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Kinta School principal says hard work boosted test scores

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KINTA, Okla. (AP) _ Academic test scores in the small Kinta school district improved so much this year that some have suggested an investigation is warranted, but officials here say the dramatic improvement can be explained by nothing more than old fashioned hard work.

Kinta had the highest score on the state's Academic Performance Index released last week. The school district scored 1,404 points out of a possible 1,500. The year before, Kinta scored 403.

Principal Kenneth Whitehead said the explanation is simple.

``The teachers gave 110 percent and the students did too,'' he said.

But the difference in scores for the two years was so great that State Schools Superintendent Sandy Garrett has said an investigation is warranted.

After its low score last year, Kinta instituted a special tutoring program for the 185 students attending the small school, which has classes for pre-kindergarten through 12th grade.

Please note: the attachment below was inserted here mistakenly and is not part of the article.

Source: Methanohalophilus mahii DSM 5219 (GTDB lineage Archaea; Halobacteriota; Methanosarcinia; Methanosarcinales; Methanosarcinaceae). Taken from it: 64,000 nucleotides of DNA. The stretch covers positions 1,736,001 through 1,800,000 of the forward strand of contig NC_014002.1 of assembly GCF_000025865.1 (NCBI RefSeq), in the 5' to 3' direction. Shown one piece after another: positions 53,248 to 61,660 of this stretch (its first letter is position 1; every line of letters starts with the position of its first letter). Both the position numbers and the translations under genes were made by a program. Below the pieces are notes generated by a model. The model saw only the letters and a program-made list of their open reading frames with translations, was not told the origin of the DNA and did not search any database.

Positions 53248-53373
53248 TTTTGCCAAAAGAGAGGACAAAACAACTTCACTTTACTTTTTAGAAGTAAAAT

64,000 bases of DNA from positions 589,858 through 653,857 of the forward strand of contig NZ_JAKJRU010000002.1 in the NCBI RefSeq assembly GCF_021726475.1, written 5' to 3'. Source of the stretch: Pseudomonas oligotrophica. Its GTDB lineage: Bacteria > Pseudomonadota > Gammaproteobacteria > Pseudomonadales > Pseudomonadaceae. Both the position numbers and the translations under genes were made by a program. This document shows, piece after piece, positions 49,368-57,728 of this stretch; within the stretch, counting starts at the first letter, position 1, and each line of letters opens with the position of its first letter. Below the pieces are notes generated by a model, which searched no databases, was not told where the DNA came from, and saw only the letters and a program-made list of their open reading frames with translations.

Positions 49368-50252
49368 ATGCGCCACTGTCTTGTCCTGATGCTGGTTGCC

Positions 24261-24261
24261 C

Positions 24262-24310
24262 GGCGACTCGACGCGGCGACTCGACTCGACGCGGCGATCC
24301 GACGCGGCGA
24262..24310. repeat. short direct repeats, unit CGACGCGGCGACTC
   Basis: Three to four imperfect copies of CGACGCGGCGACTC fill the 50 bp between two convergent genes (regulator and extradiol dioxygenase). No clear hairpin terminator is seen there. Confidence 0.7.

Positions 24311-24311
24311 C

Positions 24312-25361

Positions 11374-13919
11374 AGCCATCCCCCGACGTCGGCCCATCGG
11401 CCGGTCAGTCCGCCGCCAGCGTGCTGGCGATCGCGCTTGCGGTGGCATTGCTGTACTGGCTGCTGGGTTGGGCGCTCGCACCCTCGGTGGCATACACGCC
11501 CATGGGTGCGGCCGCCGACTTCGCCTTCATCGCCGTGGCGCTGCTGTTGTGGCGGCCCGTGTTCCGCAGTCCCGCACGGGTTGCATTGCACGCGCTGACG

``If we had any spare time, that time was spent tutoring in things like math or reading, instead of coloring or doing other things,'' Whitehead said. ``We even doubled up on some subjects, so students got more math and reading than they would have otherwise.

``The teachers stayed late to provide extra tutoring and some volunteers came in and did tutoring also.''

Superintendent Mitchell Girty said the community pitched in.

``We put a huge effort on,'' he said. ``We knew we had to do better than last year, and the kids knew from day one the pressure was on.

``I think we had every church around praying for us. It was an extraordinary effort.''

Oklahoma schools scored an average of 1,000 on the API.

The ratings are based largely on test scores. Scores on the ACT college entrance exam, attendance rates, dropout rates, graduation rates, college remediation rates and participation and performance in college preparatory courses are factored in.

Oklahoma will use the API system to meet accountability requirements under the new federal No Child Left Behind Act.

Each school and district must show yearly improvement to avoid sanctions that range from allowing students to transfer to reduced funding to eventual forced closure.
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